Strange has been Alabama’s attorney general since 2010. In 2014, his reelection campaign contributors included the American Coal Association, American Gas Association and Koch Industries, but his biggest energy industry supporter was Alabama Power, a subsidiary of Southern Company, one of the nation’s largest electric utilities. Three Southern coal-fired power plants are the biggest carbon emitters in the country.

Paxton, meanwhile, received more money from the oil and gas industry than any other sector when he first ran for attorney general in 2014. His benefactors included Chesapeake Energy, Chevron, ConocoPhillips, Koch Industries, Marathon Oil and Phillips 66. ExxonMobil sat out Paxton’s 2014 campaign, but the company contributed to his campaigns when he served in the Texas statehouse.

Eight other attorneys general who signed the Strange-Paxton letter also enjoy fossil fuel industry support. Jeff Landry of Louisiana and Scott Pruitt of Oklahoma pulled in the most contributions. Landry’s 2015 campaign was funded by more than 40 oil and gas companies, including Halliburton, Hilcorp Energy, Koch Industries and Phillips 66. Pruitt’s 2014 campaign, meanwhile, was backed by American Electric Power, Arch Coal, Chesapeake Energy, Devon Energy, Koch Industries, Marathon Petroleum and ... ExxonMobil.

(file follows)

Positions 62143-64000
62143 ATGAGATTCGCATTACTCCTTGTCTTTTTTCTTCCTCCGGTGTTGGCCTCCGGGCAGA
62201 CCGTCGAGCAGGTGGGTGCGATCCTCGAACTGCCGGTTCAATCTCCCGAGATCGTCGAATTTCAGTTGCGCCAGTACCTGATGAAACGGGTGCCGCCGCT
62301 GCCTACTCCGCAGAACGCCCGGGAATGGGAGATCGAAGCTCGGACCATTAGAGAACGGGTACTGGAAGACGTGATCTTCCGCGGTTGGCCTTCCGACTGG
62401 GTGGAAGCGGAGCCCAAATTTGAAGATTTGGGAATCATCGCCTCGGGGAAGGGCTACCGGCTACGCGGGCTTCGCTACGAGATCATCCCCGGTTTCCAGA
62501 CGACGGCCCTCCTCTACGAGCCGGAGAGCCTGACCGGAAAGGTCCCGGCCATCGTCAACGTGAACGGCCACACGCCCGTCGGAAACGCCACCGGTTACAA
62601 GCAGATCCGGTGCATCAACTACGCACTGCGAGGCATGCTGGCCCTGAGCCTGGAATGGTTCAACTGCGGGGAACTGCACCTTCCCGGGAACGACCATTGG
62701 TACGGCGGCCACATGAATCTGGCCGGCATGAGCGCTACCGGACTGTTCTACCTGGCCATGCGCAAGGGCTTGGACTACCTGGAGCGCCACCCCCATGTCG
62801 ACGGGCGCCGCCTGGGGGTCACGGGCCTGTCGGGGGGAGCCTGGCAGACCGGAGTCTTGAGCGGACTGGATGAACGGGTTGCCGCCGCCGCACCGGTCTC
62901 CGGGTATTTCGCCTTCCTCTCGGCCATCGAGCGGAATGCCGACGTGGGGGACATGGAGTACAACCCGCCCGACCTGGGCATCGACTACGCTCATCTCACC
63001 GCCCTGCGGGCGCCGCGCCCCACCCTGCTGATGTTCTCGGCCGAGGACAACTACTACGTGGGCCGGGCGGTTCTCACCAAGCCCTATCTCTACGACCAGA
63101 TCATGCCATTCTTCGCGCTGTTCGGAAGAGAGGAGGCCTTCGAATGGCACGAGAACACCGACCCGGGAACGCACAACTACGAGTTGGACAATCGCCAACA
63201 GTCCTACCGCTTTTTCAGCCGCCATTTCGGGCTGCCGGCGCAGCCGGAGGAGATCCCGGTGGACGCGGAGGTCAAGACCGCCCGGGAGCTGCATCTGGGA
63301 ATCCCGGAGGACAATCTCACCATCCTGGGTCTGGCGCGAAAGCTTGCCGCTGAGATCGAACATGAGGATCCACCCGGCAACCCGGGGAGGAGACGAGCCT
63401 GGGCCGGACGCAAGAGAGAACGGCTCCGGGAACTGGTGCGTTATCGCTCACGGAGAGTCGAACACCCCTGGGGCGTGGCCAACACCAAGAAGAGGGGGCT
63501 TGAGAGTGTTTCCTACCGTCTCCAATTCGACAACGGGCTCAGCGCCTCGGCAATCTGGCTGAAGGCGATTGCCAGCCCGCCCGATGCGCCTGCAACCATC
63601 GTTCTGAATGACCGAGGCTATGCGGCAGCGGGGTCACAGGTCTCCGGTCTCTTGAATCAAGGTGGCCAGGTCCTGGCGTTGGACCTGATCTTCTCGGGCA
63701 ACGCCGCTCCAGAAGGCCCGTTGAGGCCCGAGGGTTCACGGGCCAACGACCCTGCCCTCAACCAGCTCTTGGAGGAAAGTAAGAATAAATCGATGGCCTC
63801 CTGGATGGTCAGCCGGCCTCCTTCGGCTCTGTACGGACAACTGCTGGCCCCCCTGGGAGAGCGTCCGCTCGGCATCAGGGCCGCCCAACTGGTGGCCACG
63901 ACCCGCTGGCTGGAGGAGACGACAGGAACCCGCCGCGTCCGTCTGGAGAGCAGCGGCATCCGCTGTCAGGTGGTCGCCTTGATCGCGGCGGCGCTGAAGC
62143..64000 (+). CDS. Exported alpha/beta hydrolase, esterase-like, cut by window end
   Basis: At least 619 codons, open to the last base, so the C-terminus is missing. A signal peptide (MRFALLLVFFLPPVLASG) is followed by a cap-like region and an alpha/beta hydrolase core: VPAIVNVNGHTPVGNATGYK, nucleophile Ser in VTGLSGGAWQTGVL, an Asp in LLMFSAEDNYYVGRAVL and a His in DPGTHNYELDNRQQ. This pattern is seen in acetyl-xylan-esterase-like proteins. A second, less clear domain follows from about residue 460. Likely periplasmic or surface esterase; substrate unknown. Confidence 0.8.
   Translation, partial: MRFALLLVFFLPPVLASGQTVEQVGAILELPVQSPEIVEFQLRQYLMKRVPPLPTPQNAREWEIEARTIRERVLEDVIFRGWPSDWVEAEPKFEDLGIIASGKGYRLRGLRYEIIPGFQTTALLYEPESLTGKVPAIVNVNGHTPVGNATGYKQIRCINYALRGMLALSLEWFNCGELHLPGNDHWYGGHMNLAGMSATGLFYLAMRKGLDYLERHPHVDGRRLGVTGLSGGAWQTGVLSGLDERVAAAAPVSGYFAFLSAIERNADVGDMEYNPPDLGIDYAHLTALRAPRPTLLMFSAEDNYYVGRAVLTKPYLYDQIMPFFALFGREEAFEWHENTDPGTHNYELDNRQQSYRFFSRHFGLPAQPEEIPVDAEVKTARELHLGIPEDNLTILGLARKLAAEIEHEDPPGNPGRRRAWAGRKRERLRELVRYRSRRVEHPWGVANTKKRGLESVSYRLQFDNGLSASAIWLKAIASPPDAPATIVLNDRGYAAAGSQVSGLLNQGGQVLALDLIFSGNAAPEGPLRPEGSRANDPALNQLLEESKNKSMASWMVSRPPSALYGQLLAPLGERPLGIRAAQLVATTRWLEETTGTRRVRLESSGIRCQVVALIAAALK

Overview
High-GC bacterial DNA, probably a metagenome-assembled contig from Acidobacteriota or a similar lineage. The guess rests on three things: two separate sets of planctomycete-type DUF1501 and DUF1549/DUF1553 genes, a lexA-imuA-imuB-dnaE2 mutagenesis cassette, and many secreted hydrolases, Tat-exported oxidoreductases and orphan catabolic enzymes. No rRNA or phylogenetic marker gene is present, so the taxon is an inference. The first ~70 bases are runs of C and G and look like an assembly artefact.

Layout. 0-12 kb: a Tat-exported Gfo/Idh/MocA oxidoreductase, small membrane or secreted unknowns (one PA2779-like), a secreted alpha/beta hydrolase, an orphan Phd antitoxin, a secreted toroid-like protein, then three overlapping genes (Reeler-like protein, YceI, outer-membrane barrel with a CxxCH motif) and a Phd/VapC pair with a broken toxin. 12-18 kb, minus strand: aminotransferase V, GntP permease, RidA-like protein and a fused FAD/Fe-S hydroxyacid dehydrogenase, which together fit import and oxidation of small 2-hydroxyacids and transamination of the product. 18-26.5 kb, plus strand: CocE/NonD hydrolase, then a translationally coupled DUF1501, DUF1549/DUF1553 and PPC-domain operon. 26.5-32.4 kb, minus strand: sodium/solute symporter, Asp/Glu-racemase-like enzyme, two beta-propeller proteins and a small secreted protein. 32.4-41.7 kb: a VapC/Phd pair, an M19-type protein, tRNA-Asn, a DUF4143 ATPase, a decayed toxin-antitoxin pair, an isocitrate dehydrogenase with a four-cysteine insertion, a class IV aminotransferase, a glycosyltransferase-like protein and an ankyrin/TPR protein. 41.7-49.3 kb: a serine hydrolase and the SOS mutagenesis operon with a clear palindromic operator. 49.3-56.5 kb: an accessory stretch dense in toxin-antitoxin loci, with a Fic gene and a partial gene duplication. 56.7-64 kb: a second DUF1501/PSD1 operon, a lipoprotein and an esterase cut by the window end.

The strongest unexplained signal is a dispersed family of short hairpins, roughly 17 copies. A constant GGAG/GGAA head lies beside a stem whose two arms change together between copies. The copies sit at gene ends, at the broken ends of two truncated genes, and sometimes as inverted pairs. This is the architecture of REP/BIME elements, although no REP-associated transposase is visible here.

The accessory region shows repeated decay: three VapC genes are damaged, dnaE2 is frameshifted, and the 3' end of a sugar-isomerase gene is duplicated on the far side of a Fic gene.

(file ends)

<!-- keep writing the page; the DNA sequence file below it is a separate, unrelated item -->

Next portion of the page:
Not surprising, AGs United for Dirty Power prosecutors are not only going to bat for ExxonMobil, they are running interference for the coal industry, too. Eleven of the 13 attorneys general on the letter, including Strange, Paxton, Landry and Pruitt, are among the more than two dozen AGs who have sued the Environmental Protection Agency to block the Clean Power Plan, the new federal power plant carbon emissions rule.

ExxonMobil-Funded Reps Defend ExxonMobil

House Science Committee Chairman Lamar Smith also leapt to the defense of the oil giant. In mid-May, Smith and 12 other committee members sent letters to the AGs United for Clean Power coalition and eight foundations and nonprofit groups, including 350.org, Greenpeace and the Union of Concerned Scientists, demanding they turn over all documents and communications related to their efforts to hold ExxonMobil and other fossil fuel companies accountable for climate science deceptions. Echoing the Strange-Paxton argument, their letters charged that the attorneys general and the nonprofits are trying to “silence speech.”

Twelve of the 13 signatories — including Smith — received campaign contributions from ExxonMobil since the 2010 election cycle, and 10 of them got donations from Koch Industries.